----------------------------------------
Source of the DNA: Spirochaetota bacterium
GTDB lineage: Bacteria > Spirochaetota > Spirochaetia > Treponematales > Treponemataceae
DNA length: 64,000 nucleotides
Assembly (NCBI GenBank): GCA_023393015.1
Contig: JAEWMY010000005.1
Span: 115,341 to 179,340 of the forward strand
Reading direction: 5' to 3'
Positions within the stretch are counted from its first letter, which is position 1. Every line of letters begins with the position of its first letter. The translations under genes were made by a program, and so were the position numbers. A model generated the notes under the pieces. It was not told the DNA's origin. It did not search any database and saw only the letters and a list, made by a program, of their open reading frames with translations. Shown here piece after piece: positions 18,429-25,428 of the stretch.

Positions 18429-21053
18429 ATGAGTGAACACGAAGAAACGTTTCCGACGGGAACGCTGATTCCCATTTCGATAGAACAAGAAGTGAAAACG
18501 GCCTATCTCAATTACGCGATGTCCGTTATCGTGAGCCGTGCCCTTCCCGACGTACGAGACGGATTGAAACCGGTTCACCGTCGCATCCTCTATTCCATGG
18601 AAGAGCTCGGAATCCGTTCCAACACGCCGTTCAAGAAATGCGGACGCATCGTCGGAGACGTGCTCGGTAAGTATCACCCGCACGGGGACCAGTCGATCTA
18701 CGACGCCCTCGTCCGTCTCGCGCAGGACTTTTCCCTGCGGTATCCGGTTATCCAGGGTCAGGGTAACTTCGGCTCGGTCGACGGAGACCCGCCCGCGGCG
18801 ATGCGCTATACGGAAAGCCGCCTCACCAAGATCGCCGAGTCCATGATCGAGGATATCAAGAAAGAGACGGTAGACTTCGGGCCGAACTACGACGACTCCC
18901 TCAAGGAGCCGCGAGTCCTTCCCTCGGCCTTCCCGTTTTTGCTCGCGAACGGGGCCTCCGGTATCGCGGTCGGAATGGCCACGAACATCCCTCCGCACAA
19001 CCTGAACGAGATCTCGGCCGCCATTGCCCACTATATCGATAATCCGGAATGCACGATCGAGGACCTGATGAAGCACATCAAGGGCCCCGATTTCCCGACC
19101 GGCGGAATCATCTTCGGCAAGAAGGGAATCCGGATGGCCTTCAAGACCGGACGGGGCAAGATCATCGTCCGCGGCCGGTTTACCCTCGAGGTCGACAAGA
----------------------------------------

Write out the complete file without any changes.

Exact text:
Source of the DNA: Spirochaetota bacterium
GTDB lineage: Bacteria > Spirochaetota > Spirochaetia > Treponematales > Treponemataceae
DNA length: 64,000 nucleotides
Assembly (NCBI GenBank): GCA_023393015.1
Contig: JAEWMY010000005.1
Span: 115,341 to 179,340 of the forward strand
Reading direction: 5' to 3'
Positions within the stretch are counted from its first letter, which is position 1. Every line of letters begins with the position of its first letter. The translations under genes were made by a program, and so were the position numbers. A model generated the notes under the pieces. It was not told the DNA's origin. It did not search any database and saw only the letters and a list, made by a program, of their open reading frames with translations. Shown here piece after piece: positions 18,429-25,428 of the stretch.

Positions 18429-21053
18429 ATGAGTGAACACGAAGAAACGTTTCCGACGGGAACGCTGATTCCCATTTCGATAGAACAAGAAGTGAAAACG
18501 GCCTATCTCAATTACGCGATGTCCGTTATCGTGAGCCGTGCCCTTCCCGACGTACGAGACGGATTGAAACCGGTTCACCGTCGCATCCTCTATTCCATGG
18601 AAGAGCTCGGAATCCGTTCCAACACGCCGTTCAAGAAATGCGGACGCATCGTCGGAGACGTGCTCGGTAAGTATCACCCGCACGGGGACCAGTCGATCTA
18701 CGACGCCCTCGTCCGTCTCGCGCAGGACTTTTCCCTGCGGTATCCGGTTATCCAGGGTCAGGGTAACTTCGGCTCGGTCGACGGAGACCCGCCCGCGGCG
18801 ATGCGCTATACGGAAAGCCGCCTCACCAAGATCGCCGAGTCCATGATCGAGGATATCAAGAAAGAGACGGTAGACTTCGGGCCGAACTACGACGACTCCC
18901 TCAAGGAGCCGCGAGTCCTTCCCTCGGCCTTCCCGTTTTTGCTCGCGAACGGGGCCTCCGGTATCGCGGTCGGAATGGCCACGAACATCCCTCCGCACAA
19001 CCTGAACGAGATCTCGGCCGCCATTGCCCACTATATCGATAATCCGGAATGCACGATCGAGGACCTGATGAAGCACATCAAGGGCCCCGATTTCCCGACC
19101 GGCGGAATCATCTTCGGCAAGAAGGGAATCCGGATGGCCTTCAAGACCGGACGGGGCAAGATCATCGTCCGCGGCCGGTTTACCCTCGAGGTCGACAAGA